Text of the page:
First a TV show, then a stage opera, then a broadcast of that stage show. Those are the incarnations of talk show host Jerry Springer’s smut-slinging antics—the most recent of which drew the ire of Christians in the United Kingdom.
BBC TWO, one of the channels in the BBC constellation, broadcast “Jerry Springer: The Opera,” a controversial work based on the TV show, Jan. 8. The broadcast created a firestorm of controversy both before and after its airing. Most of the criticism came from the Christian community, which felt particularly offended by the show’s content.<?xml:namespace prefix = o ns = “urn:schemas-microsoft-com:office:office” />
Hundreds of Christians protested at the BBC buildings in <?xml:namespace prefix = st1 ns = “urn:schemas-microsoft-com:office:smarttags” />London both before and during the broadcast, according to a BBC News story. One protester was photographed carrying a sign reading “Blasphemy Broadcasting Corporation.”
The show makes light of Jesus’ wounds on the cross, plays with the sexual orientation of various biblical characters and even features dancing Klansmen.
The number of complaints the BBC received before and after the broadcast numbered around 50,000, according to various news outlets. The fact that the BBC proceeded to broadcast the show—despite heavy and sustained opposition—further angered the Christian community.
A BBC radio producer even resigned in protest, according to a Guardian Unlimited article. BBC Radio 3 senior producer Antony Pitts handed in his resignation letter after the broadcast, saying the opera’s blasphemous themes were inappropriate for television.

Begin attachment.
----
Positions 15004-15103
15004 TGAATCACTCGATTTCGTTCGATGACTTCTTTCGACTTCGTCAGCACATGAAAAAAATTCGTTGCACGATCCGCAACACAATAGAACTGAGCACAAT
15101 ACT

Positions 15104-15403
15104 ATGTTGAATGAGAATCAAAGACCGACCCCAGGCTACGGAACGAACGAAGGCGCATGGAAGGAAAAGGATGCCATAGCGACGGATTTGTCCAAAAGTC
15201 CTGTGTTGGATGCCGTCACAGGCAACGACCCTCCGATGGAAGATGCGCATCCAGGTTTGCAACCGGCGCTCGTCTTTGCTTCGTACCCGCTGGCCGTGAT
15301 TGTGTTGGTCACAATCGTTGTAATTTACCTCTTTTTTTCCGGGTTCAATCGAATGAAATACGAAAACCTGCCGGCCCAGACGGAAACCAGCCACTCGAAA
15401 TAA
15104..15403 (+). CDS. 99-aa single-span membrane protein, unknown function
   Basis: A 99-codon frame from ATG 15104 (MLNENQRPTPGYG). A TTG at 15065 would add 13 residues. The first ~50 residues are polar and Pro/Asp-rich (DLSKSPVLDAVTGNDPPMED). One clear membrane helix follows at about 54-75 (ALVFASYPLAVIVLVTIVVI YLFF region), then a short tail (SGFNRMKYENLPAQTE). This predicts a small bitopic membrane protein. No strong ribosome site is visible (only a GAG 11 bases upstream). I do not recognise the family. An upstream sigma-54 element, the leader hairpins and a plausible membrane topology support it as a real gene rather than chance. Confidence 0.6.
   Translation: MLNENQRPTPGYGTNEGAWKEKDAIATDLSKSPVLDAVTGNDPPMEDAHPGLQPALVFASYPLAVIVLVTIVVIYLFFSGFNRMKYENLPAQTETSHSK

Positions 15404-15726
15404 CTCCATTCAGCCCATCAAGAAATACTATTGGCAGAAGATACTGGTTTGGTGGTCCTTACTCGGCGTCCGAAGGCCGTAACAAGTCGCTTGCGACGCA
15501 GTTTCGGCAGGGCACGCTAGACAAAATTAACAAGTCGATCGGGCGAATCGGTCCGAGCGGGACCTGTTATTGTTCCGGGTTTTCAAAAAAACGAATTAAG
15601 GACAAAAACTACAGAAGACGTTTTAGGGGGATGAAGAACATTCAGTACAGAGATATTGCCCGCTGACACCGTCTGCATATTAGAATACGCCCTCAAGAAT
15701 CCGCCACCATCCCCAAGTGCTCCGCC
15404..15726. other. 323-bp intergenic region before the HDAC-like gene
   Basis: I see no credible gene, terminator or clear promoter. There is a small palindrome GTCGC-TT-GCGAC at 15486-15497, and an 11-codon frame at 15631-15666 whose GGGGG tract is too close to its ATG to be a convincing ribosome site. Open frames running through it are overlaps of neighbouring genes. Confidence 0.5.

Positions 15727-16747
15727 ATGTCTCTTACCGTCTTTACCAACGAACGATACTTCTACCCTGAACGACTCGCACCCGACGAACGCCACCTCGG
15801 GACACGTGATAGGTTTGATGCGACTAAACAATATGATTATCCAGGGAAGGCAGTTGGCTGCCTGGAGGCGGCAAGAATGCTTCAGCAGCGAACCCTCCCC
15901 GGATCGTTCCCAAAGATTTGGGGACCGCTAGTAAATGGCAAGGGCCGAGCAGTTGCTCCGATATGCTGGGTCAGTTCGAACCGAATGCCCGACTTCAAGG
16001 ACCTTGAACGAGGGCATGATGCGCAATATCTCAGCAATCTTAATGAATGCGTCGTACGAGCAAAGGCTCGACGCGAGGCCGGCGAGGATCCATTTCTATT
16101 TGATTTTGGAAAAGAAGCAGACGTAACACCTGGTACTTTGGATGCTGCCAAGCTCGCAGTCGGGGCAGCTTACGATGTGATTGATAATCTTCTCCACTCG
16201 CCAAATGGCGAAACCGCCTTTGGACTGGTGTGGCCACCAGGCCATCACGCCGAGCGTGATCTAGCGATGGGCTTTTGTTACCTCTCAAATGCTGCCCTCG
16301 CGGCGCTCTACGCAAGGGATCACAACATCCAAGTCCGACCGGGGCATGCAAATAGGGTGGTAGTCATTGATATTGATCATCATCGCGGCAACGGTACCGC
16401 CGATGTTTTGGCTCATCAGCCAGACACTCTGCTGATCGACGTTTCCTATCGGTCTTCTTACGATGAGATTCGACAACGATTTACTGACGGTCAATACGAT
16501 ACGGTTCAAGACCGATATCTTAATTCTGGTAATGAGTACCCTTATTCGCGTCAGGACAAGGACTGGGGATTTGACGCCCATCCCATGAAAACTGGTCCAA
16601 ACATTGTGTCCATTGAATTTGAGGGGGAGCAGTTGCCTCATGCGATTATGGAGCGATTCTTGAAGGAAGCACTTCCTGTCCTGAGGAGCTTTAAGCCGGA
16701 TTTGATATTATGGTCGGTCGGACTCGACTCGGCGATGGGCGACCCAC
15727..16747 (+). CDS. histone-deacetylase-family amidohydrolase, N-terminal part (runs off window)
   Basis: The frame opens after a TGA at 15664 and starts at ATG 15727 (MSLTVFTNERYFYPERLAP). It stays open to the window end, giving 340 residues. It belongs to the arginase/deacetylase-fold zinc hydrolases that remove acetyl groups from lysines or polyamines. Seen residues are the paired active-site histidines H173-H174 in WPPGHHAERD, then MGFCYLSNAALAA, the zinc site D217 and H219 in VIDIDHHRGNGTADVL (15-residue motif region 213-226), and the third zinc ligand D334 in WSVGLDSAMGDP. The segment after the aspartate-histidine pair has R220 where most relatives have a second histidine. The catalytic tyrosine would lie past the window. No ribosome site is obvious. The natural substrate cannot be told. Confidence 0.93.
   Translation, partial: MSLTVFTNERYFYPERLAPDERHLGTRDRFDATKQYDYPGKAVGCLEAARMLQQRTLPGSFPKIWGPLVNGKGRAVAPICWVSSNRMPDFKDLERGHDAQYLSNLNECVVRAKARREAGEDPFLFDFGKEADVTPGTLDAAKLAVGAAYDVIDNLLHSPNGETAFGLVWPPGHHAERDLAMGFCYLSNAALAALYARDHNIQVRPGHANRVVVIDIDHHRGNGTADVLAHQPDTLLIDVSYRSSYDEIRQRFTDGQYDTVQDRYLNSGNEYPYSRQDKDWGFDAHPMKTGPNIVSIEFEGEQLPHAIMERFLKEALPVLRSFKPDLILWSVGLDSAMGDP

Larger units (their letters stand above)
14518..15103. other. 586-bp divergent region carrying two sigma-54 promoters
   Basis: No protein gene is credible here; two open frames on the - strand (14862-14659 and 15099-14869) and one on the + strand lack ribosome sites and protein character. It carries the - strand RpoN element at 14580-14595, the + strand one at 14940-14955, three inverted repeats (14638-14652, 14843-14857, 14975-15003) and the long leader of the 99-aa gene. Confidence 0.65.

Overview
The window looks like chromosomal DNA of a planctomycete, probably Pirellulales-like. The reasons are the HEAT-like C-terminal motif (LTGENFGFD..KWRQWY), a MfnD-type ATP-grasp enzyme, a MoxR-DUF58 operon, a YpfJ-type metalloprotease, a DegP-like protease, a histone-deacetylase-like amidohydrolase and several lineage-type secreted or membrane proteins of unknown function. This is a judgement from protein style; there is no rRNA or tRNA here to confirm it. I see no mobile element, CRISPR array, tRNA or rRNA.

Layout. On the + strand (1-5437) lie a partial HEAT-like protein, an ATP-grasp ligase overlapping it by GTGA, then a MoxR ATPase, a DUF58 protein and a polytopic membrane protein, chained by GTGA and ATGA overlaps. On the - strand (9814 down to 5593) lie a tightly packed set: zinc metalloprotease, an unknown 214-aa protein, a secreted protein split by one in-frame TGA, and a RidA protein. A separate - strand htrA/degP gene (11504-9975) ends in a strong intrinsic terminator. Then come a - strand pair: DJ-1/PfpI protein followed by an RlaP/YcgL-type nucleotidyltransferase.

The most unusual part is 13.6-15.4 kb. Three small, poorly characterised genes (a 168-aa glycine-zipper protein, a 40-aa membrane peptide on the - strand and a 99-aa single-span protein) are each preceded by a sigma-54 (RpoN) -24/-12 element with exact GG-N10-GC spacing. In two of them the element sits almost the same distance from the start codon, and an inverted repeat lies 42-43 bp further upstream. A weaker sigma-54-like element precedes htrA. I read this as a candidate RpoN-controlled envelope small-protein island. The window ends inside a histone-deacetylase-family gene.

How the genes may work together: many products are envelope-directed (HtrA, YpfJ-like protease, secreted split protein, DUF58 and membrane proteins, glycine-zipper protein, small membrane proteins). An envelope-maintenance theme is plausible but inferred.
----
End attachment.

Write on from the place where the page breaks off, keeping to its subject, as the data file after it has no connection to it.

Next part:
Pitts watched the broadcast before finalizing his decision. He concluded in his letter that “the blasphemy was far, far worse than even the most detailed news reports had led me to believe.”
“I feel a corporate responsibility for what has happened,” he wrote, “aggravated by the fact that we the BBC did not give sufficient attention to the overwhelming level of listener protest in advance.”
A prominent Baptist leader in Britain was among those to speak out against the broadcast.
“Programme makers have the right to freely commission programmes but they also have a responsibility to question the gratuitous offence caused to Christians by any degrading portrayal of Christ,” said Rev. David Coffey, moderator of the Free Churches, in article in the Baptist Times.
Coffey, who becomes president of the Baptist World Alliance in July, was part of a delegation of ministers who met with BBC executives prior to the broadcast.
“My meeting with BBC executives last week convinced me there is some major work to be done in the area of freedom of speech and possible breaches of the broadcasting code of standards,” said Coffey in the article. “I hope we can continue to press the BBC for a public debate in which matters of taste and decency, religious offence, and freedom of speech, could be sensibly aired.”
“Jerry Springer: The Opera” debuted in Edinburgh in 2002 before moving to London in 2003, where it has remained.
The opera will close its run in London’s West End Feb. 19, according to its Web site. It plans to tour the United Kingdom and then open in the United States sometime this spring.
Jerry Springer himself is not in the opera. He is currently played by David Soul, best known as Hutch from TV’s “Starsky and Hutch.”
Springer launched a new career Jan. 17 as host of a Cincinnati-based radio talk show. WCKY 1530 AM is the place for “Springer on the Radio,” a liberal-themed, three-hour show from the city’s former mayor.
He will continue to host “The Jerry Springer Show,” which began in 1991.
Cliff Vaughn is culture editor for EthicsDaily.com.